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Mayo Clin Proc. 2012 August; 87(8): 803.
PMCID: PMC3497881

Incomplete Reporting in a Case Report of Corticosteroids in the Treatment of Alcohol-Induced Rhabdomyolysis

To the Editor:

In the October 2011 issue of Mayo Clinic Proceedings, we reported on a 55-year-old man who had an association between substance abuse and muscle disease.1 We interpreted this as an example of alcohol-induced rhabdomyolysis and shared that interpretation with readers of the Proceedings. We further speculated that improvements in the patient's condition while under our care might have been the result of corticosteroid treatment.

Shortly after the publication of our report, other physicians who also cared for this patient during other hospitalizations brought to our attention that our report did not accurately represent the complexity of the case. Specifically, we did not report multiple confounding events that could have meaningfully influenced readers' interpretation of the underlying pathophysiology and our claims of a positive response to corticosteroid treatment in this patient.

Based on this critique, we again reviewed the complete collection of the patient's record at the Medical Center of Louisiana at New Orleans. These additional findings were submitted to experts provided both by Tulane University and by the Editorial Board of Mayo Clinic Proceedings. Some factors that the authors and reviewers felt should be shared with readers include:

  • 1
    On rereview of the available records, the hospital course reported was the fourth, and not the second, in a series of 5 admissions for similar symptoms.
  • 2
    In at least one prior admission, the patient experienced rhabdomyolysis that resolved over the course of 4 days without the use of corticosteroids.
  • 3
    Poorly differentiated, metastatic carcinoma was diagnosed 1 week after the diagnosis of polymyositis. Ultimately, immunohistochemistry results from a biopsy specimen of a pelvic lesion suggested that lung cancer was the likely primary tumor.
  • 4
    Polymyositis is known to occur as a paraneoplastic syndrome and may respond to corticosteroids,2-4 but a direct relationship between lung cancer and rhabdomyolysis is not well described.
  • 5
    The extremely high levels of creatine kinase (>400,000 U/L) and history of fluctuating muscle pain may speak against polymyositis being the cause of the rhabdomyolysis, although we did not rule it out with certainty. Based on the patient's history, other possible etiologies include cocaine and alcohol abuse; however, on both hospital admissions, the patient's urine drug screen was negative for cocaine.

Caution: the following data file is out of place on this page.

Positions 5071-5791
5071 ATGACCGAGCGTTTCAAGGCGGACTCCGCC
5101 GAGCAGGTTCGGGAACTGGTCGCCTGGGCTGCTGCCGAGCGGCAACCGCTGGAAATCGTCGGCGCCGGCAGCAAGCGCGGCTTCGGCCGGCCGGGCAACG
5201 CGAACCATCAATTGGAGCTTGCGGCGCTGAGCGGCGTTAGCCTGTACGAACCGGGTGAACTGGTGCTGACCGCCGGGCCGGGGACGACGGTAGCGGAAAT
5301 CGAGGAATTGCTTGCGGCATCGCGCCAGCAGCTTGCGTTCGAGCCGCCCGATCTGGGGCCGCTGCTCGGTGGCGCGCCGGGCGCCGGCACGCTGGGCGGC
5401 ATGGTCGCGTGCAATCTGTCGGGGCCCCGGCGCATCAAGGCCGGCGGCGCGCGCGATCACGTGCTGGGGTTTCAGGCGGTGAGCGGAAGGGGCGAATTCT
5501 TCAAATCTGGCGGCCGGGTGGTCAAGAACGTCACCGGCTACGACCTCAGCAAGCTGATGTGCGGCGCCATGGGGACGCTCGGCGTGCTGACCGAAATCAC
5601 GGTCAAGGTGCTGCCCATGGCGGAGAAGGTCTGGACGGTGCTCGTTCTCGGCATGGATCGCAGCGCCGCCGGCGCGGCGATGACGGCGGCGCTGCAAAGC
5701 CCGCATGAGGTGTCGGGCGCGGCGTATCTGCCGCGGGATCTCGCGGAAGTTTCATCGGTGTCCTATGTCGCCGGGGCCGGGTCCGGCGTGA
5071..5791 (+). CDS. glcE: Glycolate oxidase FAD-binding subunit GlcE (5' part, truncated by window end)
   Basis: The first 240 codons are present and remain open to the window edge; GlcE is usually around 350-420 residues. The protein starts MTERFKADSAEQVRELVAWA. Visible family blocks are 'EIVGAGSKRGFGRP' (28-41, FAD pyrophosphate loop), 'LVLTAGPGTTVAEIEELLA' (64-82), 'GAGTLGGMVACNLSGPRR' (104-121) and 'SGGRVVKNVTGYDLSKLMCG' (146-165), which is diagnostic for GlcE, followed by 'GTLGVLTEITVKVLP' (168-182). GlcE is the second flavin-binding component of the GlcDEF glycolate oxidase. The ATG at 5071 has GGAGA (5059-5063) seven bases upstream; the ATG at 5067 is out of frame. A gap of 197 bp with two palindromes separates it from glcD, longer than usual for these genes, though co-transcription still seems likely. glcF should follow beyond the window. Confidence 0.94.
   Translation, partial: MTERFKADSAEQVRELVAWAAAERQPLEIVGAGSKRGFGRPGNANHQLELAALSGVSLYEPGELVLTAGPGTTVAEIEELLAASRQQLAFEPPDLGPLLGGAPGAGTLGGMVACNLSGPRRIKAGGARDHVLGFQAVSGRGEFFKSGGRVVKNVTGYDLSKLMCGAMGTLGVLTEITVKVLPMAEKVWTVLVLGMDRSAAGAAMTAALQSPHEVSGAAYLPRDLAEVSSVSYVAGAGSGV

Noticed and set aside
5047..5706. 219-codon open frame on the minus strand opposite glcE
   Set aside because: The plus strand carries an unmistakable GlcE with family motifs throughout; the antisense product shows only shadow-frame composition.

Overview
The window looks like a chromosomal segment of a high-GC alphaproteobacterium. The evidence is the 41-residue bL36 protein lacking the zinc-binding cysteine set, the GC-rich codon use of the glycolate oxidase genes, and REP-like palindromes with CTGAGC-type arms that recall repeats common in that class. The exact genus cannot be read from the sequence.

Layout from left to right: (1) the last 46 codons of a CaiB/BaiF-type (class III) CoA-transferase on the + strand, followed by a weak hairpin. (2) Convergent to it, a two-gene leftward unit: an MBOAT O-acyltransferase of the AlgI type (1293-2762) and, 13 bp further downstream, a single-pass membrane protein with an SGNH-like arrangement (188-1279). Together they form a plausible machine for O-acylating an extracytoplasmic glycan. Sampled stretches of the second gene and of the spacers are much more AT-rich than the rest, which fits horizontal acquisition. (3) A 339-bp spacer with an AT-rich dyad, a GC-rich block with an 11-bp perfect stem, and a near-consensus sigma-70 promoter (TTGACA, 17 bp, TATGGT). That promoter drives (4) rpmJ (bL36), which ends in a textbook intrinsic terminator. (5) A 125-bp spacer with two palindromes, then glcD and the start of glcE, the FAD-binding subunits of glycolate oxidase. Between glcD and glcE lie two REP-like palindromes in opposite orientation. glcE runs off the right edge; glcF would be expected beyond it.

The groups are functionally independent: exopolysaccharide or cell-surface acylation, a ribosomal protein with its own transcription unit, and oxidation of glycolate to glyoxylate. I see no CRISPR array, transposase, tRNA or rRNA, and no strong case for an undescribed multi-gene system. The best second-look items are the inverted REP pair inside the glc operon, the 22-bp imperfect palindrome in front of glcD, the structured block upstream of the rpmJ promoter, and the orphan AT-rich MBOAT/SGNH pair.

• 6
    Finally, we should make it clear that we cannot rule out the possibility of alcohol-induced rhabdomyolysis coexisting with polymyositis.

In the final analysis, the authors and expert reviewers were uncertain whether the new information changed the conclusions and diagnosis presented in our case report. However, all agree that we were remiss in not being more precise with these facts in the manuscript accepted for publication in Mayo Clinic Proceedings.

We apologize for any confusion our actions may have caused, and we thank those individuals who brought this oversight to our attention and helped us clarify the facts of the case.

References

1. Antoon J.W., Chakraborti C. Corticosteroids in the treatment of alcohol-induced rhabdomyolysis. Mayo Clin Proc. 2011;86(10):1005–1007. [PMC free article] [PubMed]
2. Stockton D., Doherty V.R., Brewster D.H. Risk of cancer in patients with dermatomyositis or polymyositis, and follow-up implications: a Scottish population-based cohort study. Br J Cancer. 2001;85(1):41–45. [PMC free article] [PubMed]
3. Hill C.L., Zhang Y., Sigurgeirsson B. Frequency of specific cancer types in dermatomyositis and polymyositis: a population-based study. Lancet. 2001;357(9250):96–100. [PubMed]
4. Aggarwal R., Oddis C.V. Paraneoplastic myalgias and myositis. Rheum Dis Clin North Am. 2011;37(4):607–621. [PubMed]

Articles from Mayo Clinic Proceedings are provided here courtesy of The Mayo Foundation for Medical Education and Research